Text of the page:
The delphinium (also called larkspur) is a magnificent and sturdy plant. Their blooms rise like tall spires to a height of five to seven feet giving the garden a wealth of blue which it might otherwise lack.
The blue delphinium comes in many shades from the soft azure of the forget-me-not to the rich blue of gentian. Deep sapphire, royal purple, lavender and mauve hues are all represented and delphiniums of all shades harmonize well with each other.
Delphiniums are particularly effective in a hardy or herbaceous border or massed in front of or among shrubs. Plants which contrast well with them are yellow or white hollyhocks.
The best way to propagate delphiniums is by saving seeds from the choicest plants. The seed can be sown in the open ground in mid-summer or early autumn as soon as the seed is ripe.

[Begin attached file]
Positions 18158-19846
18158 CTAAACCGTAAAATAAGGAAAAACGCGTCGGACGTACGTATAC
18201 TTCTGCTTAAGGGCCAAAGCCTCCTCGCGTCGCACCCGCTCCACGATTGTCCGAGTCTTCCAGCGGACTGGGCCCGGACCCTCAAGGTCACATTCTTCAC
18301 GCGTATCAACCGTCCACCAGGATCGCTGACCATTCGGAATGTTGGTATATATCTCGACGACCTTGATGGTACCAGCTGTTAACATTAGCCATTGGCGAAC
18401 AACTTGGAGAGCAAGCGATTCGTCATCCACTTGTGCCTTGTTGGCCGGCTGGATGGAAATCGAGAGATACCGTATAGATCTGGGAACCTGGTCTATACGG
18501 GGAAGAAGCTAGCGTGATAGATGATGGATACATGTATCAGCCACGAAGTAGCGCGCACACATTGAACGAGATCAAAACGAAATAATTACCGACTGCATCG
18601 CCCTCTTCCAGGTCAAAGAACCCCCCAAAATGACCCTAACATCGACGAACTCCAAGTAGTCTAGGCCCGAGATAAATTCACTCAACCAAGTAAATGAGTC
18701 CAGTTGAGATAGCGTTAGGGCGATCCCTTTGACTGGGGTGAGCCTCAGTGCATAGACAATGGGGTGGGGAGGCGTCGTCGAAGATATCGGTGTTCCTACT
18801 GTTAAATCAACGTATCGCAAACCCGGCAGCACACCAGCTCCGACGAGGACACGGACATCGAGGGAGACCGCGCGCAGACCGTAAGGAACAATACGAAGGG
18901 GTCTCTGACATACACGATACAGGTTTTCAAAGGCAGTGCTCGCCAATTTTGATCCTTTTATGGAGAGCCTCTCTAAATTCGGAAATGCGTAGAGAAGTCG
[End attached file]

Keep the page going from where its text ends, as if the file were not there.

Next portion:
In early spring, the seedlings can be moved to a permanent position and all will be in bloom by mid-summer. If the first stems are cut off as soon as they finish flowering, the plants will produce a second crop of flowers in September or October.
Seed sown indoors in February and transplanted into the garden once the danger of frost has passed, will happily flower freely during their first season.
During the second year, if the plants are fed properly and the soil is of good quality, the height, number of blooms and size of the flowers will increase. Delphiniums thrive best in a sandy loam soil which has been thoroughly worked and well drained.
Delphiniums are hardy so there is no need to protect them during the winter.